The mission of the National Wildlife Refuge System is to administer a national network of lands and waters for the conservation, management and, where appropriate, restoration of the fish, wildlife and plant resources and their habitats within the United States for the benefit of present and future generations of Americans.
Every national wildlife refuge national wildlife refuge
A national wildlife refuge is typically a contiguous area of land and water managed by the U.S. Fish and Wildlife Service for the conservation and, where appropriate, restoration of fish, wildlife and plant resources and their habitats for the benefit of present and future generations of Americans.
Learn more about national wildlife refuge was created for a special purpose. Some were created to protect migratory birds, others to protect threatened or endangered species or unique habitats, while others fulfill another special purpose. All activities allowed on refuges must be evaluated to make sure each activity will not conflict with the reason the refuge was founded.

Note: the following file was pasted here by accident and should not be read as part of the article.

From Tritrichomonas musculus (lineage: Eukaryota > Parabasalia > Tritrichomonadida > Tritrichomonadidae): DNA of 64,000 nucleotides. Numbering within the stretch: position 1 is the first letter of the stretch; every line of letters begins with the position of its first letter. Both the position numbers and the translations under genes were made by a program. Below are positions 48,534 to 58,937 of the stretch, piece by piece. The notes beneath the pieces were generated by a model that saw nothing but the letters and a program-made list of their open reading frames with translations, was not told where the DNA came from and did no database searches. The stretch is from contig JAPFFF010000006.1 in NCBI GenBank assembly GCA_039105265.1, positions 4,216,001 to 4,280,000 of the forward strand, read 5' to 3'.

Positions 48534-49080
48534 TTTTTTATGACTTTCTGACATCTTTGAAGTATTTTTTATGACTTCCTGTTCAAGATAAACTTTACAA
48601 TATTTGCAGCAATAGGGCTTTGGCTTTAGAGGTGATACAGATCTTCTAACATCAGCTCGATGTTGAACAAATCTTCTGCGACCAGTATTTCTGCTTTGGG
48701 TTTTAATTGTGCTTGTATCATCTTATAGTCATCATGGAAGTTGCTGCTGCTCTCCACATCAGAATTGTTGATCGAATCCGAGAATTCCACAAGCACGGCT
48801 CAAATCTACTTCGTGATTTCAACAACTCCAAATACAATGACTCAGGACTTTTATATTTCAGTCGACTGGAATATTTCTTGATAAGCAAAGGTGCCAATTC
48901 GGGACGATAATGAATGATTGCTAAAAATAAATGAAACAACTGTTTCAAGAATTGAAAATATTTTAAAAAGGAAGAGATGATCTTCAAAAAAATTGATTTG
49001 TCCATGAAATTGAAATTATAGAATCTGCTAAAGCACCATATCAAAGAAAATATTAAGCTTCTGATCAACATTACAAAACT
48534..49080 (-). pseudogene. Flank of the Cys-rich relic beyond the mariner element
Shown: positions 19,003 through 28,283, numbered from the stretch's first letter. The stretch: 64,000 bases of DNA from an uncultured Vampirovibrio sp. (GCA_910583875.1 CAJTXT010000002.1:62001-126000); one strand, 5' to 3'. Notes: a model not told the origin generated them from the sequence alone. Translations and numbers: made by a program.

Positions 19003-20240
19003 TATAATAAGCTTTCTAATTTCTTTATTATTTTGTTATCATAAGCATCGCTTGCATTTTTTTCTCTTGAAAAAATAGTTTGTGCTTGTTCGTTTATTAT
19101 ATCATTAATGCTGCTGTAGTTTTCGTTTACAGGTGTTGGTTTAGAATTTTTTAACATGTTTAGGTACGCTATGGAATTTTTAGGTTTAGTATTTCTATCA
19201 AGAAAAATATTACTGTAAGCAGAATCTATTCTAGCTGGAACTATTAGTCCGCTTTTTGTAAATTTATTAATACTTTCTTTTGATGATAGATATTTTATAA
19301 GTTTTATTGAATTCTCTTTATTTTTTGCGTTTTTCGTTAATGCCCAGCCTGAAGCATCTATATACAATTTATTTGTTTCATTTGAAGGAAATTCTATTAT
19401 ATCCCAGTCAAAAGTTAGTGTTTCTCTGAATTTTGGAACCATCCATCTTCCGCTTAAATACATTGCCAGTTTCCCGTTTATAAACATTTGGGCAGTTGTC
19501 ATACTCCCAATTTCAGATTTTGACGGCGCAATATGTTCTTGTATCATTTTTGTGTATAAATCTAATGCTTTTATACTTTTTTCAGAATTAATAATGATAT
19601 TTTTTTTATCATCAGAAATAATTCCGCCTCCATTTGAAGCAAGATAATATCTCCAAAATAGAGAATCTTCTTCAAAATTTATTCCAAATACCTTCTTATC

Pilot Knob National Wildlife Refuge protects critical habitat for the Indiana bat. The area was acquired by donation as authorized by the Endangered Species Act of 1973 The Endangered Species Act establishes the purpose of the Refuge which is to conserve fish or wildlife which are listed as endangered species or threatened species.
Although not part of the refuge purpose, additional reasons cited for establishing Pilot Knob National Wildlife Refuge were to secure the land where mine entrances were located to prevent unauthorized use of the area and eliminate human disturbance of hibernating bats, prevent the loss of bat habitat, and help maintain and increase the existing bat population with the goal of eventually delisting the Indiana bat.
Mid-1800s - Iron ore mineshafts were excavated on Pilot Knob Mountain by the Pilot Knob Ore Company
1987 - Pilot Knob Ore Company donates 90 acres to the U.S. Fish and Wildlife Service for the establishment of the refuge